Actually, let’s take a look at the scene before we continue:

Now we all know how the whole situation between Fredo and Michael ends up in the end. ::Spoiler Alert::

To be honest, that’s definitely how it’s going to end up between Serena and Fred. I honestly wouldn’t be surprised if Serena was PERSONALLY responsible Fred’s comeuppance for all the reprehensible crap he’s done in the name of God.   But it’s this moment when everything changes for the entire Waterford household. Fred’s trying too hard to reassert his authority in the worst possible Fredo kind of way, but that dye has been cast.

Even though Serena goes back to being a cold heartless wench when June attempts to console her after the beating, they have both come too far. There’s a relationship that now exists between the two that would otherwise never have existed if not for Fred’s pathetic attempt to shout from the rooftops that he’s back and he is “the boss.” It’s only downhill from here for Commander Waterford, and trust me, Serena isn’t gonna be there to catch him like in years past.

Keep in mind, however, Serena is not blameless in this situation as she helped manifest Gilead into reality. She has to pay for (pardon the pun) sins too, and I wouldn’t be surprised if she suffers a similar fate as Michael, alone, old, and face down in the dirt surrounded only by the ghosts of her past.  But, that’s another conversation for another day.

The only regret from this episode is not seeing the detente between Serena and June a little more.  Perhaps there’s an argument that we got exactly what we needed from this episode – which would be to establish a base of understanding between the two women.  There’s something just so juicy, however, about watching Elizabeth Moss and Yvonne Strahovski play off each other in this congenial kind of way and I wanted more of it.

My gut tells me there’s a lot more to come, and speeding up the uneasy peace process is probably done in deference to the rapidly arriving finale and eventual birth of June’s baby.

Speaking of babies, the most flashy part of this episode is Janine taking care of her baby now named Angela Putnam. I will not question the science of whether or not a birth mother could literally save a dying baby just by holding her all night only because mothers are miracles and they are capable of the most wild stuff. So, I’m in on it. I was prepared to see Janine humming lullabies to a dead baby by the end of the episode, but was pleasantly surprised by the rather hopeful ending of little Angela telling the god of death, “not today.”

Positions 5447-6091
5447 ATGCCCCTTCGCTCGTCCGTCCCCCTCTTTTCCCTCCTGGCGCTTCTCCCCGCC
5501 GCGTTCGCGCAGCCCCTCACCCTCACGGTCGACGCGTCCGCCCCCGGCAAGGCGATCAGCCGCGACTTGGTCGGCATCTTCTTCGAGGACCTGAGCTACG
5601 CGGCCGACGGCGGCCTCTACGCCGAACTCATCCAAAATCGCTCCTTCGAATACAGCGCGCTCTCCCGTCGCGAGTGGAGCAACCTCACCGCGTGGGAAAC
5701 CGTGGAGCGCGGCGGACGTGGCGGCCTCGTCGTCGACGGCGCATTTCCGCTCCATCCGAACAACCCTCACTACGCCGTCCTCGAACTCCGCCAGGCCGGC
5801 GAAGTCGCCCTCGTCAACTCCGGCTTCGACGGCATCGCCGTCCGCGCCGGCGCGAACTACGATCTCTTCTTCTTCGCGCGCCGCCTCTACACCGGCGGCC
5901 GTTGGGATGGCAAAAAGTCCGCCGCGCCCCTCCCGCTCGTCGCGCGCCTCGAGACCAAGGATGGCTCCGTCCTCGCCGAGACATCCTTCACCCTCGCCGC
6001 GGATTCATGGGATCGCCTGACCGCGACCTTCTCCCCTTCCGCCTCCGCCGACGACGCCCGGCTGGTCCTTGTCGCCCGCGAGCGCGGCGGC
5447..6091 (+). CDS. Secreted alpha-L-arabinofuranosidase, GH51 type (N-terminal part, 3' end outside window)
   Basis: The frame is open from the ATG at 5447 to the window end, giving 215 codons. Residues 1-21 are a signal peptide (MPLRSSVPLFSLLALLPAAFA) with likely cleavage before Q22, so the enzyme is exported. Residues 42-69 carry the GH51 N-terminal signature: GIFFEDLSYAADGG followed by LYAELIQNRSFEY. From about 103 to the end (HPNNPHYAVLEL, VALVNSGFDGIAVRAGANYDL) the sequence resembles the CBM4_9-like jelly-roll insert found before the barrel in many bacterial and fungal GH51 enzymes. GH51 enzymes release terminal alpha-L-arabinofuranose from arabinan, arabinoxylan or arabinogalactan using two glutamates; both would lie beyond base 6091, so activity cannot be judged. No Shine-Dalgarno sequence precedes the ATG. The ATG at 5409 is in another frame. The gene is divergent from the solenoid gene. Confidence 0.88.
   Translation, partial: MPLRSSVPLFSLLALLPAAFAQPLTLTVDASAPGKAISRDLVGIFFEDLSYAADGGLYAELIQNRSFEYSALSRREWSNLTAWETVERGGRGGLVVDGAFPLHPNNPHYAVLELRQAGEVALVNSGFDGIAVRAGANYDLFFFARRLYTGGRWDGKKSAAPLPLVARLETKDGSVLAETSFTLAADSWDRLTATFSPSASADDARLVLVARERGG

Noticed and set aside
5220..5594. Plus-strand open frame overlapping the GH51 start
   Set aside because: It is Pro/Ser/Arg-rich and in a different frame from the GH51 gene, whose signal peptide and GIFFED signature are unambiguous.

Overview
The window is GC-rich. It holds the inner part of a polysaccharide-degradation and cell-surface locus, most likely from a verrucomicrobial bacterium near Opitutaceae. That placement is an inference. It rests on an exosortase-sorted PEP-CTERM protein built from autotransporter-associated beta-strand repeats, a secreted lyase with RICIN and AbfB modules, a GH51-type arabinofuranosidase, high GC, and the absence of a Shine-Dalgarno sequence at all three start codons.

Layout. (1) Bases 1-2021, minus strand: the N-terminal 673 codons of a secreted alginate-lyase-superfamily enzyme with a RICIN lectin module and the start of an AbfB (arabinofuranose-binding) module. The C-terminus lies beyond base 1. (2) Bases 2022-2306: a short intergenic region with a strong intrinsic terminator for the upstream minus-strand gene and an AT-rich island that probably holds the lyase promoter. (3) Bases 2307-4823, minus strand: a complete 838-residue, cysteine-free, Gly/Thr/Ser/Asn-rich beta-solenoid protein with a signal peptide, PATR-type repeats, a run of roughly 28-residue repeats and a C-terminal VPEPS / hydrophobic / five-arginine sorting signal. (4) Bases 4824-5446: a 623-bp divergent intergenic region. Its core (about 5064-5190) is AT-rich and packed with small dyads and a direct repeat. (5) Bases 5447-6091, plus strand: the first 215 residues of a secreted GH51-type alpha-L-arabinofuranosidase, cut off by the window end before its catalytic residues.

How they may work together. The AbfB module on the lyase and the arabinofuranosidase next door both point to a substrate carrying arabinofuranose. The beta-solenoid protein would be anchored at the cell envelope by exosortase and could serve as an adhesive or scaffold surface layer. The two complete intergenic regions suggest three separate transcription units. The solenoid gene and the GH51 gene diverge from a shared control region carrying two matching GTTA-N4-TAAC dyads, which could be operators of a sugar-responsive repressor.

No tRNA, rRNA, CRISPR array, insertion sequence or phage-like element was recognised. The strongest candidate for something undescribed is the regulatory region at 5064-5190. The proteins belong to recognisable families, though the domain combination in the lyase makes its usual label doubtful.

Mary & Blake certified: A-


Apropos of nothing:

  • Knowing that this bond (?) started with the the raising and click of a pen, and is then capped with the click of a pen and it being placed in a tray is quite literally sumptuous visual storytelling and it continues the motif started by “First Blood.”
  • Watching the male doctor fangirl over the “Martha” and how much of a better doctor than he is was frakking phenomenal.
  • Watching the doctor lightly run her hands over the white coat was a nice subtle touch of how much life has changed for everyone.
  • Is it me, or is the show providing a meta commentary on faith and the supreme power of life? Notice the world’s best doctor (AKA: SCIENCE) can’t save a baby, but a mother (AKA: LIFE/FAITH) can save the baby? How deliciously ironic.
  • I’m telling you right here, right now, EDEN IS BAD FRAKKING NEWS. Ain’t nothing good coming from her. She reminds me of the pyscho ex girlfriend meme.
  • Another way Fred tries to reassert his ebbing power? Going upstairs to have a possible late night booty call with June – only to find a gift from Serena to June.  More incredible visual storytelling.
  • Serena Joy: “I did it for the sake of the child. What greater responsibility is there in Gilead?”
    Fred: “Obeying your husband. ”   Okay, Fredo. You keep toeing that line.  Just be weary when Serena asks you to go fishing.
  • “May The Force Be With You.” Girllllllllllllll…..


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1 comment on “The Handmaid’s Diaires: Women’s Work – Episode 2.08

  1. Joanne says:

    Fred Waterford – weak man with inferiority complex given a lot of power , aka scary AF

    What do I hear you and Mary say in Outlander Cast podcast – hold on spider monkey…there are some exciting bits coming up 🙂